A former Trinity Mirror editor has criticised large newspaper publishers for seeking to maximise revenues whilst making minimum efforts in terms of editorial quality and customer service.
Steve Scoles, who edited the weekly Northamptonshire Herald & Post for three years before Trinity Mirror closed the title, told journalists: “The major local newspaper publishers have reduced or removed their offer to the extent that a network of towns that used to receive a daily paper and at least one weekly free now only have one weekly paid-for in the market place.
“People tend to think this is some kind of inevitable dinosaur moment for print publications, but on the inside of these big companies the strategies are all about what is the easiest way to capture the most revenue for the least effort.”
Scoles continued: “The all-round service people get from a typical local newspaper has changed so dramatically in recent years: adverts booked via call centres, Buzzfeed-style generic clickbait on the websites, editors based in towns 25 miles away – the word local hardly seems appropriate.
“And then to have your paper taken away – not because the local economy cannot support it but because the internal economy of the publisher cannot support it – it’s the final insult.”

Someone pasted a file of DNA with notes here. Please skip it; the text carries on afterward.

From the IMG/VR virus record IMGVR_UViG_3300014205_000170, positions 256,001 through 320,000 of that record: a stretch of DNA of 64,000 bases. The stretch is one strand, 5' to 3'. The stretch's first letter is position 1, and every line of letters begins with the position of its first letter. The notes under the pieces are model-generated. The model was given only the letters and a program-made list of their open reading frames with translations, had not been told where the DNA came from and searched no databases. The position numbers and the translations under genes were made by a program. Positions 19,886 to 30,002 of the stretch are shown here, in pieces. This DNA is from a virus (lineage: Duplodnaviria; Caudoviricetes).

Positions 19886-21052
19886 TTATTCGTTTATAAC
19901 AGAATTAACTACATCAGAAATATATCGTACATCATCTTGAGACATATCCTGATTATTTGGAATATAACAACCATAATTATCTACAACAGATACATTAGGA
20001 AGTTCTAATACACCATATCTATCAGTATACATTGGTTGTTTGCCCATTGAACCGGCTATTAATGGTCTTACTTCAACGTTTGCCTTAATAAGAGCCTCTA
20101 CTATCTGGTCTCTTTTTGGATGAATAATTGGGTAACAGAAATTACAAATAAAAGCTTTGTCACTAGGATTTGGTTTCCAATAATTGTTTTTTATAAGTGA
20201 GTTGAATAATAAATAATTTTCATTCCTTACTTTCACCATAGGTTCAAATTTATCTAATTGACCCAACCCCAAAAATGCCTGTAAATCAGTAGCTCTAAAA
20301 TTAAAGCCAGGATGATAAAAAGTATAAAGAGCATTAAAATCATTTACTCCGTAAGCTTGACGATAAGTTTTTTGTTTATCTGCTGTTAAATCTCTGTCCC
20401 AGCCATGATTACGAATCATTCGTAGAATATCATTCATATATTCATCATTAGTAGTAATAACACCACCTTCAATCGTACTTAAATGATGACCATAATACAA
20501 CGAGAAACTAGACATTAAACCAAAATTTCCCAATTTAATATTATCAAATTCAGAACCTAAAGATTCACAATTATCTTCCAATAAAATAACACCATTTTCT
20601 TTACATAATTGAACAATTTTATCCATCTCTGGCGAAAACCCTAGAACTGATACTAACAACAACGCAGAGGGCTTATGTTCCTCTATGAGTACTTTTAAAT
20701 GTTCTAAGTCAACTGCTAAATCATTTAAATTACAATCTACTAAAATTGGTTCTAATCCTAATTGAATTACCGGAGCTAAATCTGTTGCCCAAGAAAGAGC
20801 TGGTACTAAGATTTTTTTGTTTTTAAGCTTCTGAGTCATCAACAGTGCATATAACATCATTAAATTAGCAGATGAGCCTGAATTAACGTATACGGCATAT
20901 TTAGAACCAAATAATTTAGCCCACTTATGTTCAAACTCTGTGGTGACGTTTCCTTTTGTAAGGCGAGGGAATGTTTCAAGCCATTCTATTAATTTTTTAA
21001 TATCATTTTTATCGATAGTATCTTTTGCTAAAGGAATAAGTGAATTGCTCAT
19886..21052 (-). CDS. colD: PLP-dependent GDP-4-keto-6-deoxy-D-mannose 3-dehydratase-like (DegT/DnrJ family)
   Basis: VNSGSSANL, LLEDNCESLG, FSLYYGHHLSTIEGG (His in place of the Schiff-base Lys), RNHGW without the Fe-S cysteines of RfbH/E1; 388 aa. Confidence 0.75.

Scoles recently launched a new publication, The NeneQuirer (NQ), which he hopes will fill the void left by Trinity Mirror in Northampton.
Scoles said: “Businesses that book ads with us will have someone on the other end of the phone who knows that they are in Abington, Northampton, not Abingdon, Oxford.
“People who read our stories will be reading stories written by or about county people, not something about Milton Keynes ‘re-purposed’ by a content manager in another county.”
Scoles admits that The NQ will not make him rich – and perhaps this is where the real problem lies.
The local newspaper publishing industry has been disrupted to such an extent over recent years that it may no-longer be viable for a large business to exploit. This is bad news for the industry when you consider two-thirds of the nation’s regional and local titles are owned by three major publishing groups.
However, the opportunity to build a sustainable lifestyle business is a very real option. But with limited resources, nobody should go into this game thinking it’s going to be easy. Journalists, editors and publishers are just going to have to try much harder if they are to remain relevant and economically viable.